Why Die?

At 80, Miller Quarles figures he should have 100 good years left. And Houston's apostle of life extension is determined to find them.

Despite his blind faith in science, Quarles has to realize that his quest has evolved -- or degenerated -- into little more than a lobbying effort. As a lobbyist, his special interest is his own life. The advertisements, the columns and the personal pleadings are geared to raise awareness and support, both political and financial. The news of his "Quarles Prize" led to senior citizen bodybuilder and fitness author Bob Delmonteque putting up another $100,000, raising the ante for the scientist who solves aging to $200,000.

And Quarles continues a massive letter-writing campaign that, despite its lofty goal of unlocking eternity by supporting research at the cellular level, has as its modus operandi the cliched advice given to many a disgruntled citizen -- write your congressman. After years of writing rich, powerful and famous people, he was positively aglow recently that someone from Ross Perot's office had written him back with an "interesting" response.

Quarles can be quite persuasive in person, as his weekly tennis opponent and COADS board member Marion Weiler attests. Calling him a "great proselytizer," the Hastings High School science teacher recalls all the arguments they had when she agreed to help him. "He'd give me his letters and articles to edit, but I'd argue and debate with him," she says. "It was like when I was in college and had an instructor who liked Ayn Rand. You had to accept the initial premise of Rand -- that man is a selfish animal -- to get her books." She admits early cynicism with Quarles but is now "much more optimistic about the possibilities." Her reluctance to be as obsessive as Quarles about longevity may have something to do with her age, which at 51 is 29 years less than Quarles'.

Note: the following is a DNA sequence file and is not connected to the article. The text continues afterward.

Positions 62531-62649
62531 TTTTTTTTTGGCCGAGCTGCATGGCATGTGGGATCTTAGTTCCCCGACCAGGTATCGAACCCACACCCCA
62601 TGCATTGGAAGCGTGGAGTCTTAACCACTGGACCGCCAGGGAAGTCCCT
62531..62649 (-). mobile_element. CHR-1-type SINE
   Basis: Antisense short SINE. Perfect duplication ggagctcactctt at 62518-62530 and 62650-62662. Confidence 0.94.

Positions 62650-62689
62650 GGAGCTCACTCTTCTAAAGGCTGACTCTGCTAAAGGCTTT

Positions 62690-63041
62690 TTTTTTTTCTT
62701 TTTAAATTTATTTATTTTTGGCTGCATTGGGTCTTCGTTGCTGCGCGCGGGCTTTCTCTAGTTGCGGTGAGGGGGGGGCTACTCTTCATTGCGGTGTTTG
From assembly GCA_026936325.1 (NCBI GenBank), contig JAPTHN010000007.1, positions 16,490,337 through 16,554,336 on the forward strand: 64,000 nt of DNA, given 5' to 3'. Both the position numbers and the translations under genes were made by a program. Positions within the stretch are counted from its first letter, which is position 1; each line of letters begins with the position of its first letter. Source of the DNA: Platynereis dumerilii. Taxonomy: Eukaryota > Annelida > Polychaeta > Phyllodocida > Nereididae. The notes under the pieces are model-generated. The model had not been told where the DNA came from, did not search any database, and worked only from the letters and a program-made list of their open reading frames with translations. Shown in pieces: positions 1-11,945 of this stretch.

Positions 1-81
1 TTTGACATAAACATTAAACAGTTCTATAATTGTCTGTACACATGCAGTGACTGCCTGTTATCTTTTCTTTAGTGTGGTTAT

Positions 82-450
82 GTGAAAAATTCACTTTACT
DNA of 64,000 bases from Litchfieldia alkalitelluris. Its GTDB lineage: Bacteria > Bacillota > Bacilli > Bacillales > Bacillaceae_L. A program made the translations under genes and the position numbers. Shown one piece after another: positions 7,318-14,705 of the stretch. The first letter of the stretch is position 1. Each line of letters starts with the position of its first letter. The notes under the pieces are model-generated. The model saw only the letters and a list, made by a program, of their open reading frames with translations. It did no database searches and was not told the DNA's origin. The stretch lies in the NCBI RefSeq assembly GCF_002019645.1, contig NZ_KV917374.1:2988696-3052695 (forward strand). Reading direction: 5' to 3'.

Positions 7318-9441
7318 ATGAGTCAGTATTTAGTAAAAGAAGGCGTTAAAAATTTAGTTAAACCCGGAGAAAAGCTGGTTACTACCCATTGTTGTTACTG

"I can convince you we'll have a cure possibly in five years, more probably in ten years, almost certainly in 15 years and damn sure in 20 years," Quarles says. "If you're 40, you don't care if it's five, ten, 15 or 20, do you? You've got plenty of time."

Quarles doesn't have plenty of time, and he's acutely aware of that. The clock is ticking as he types his column, talks to Rotarians or writes his congressman. Since there are no pockets in shrouds, he considers the estimated $30,000 a year he spends on COAD's promotional efforts as money well spent. Ensconced in the downtown mission control of his anti-aging campaign, Quarles resembles a jailhouse lawyer surrounded by law books as he prepares one more appeal on his death sentence. Giving up at this point would be silly. He's in this fight until the end.

His resilience is the result of a simple choice, one governed by inescapable logic. "I'm due to die within five years due to the actuary tables," he says, his books and charts and stones a backdrop to his statement of finality. "It's almost like I've got AIDS. If you've got AIDS, you're damn anxious to get a cure for AIDS. I'm damn anxious to get a cure for old age.

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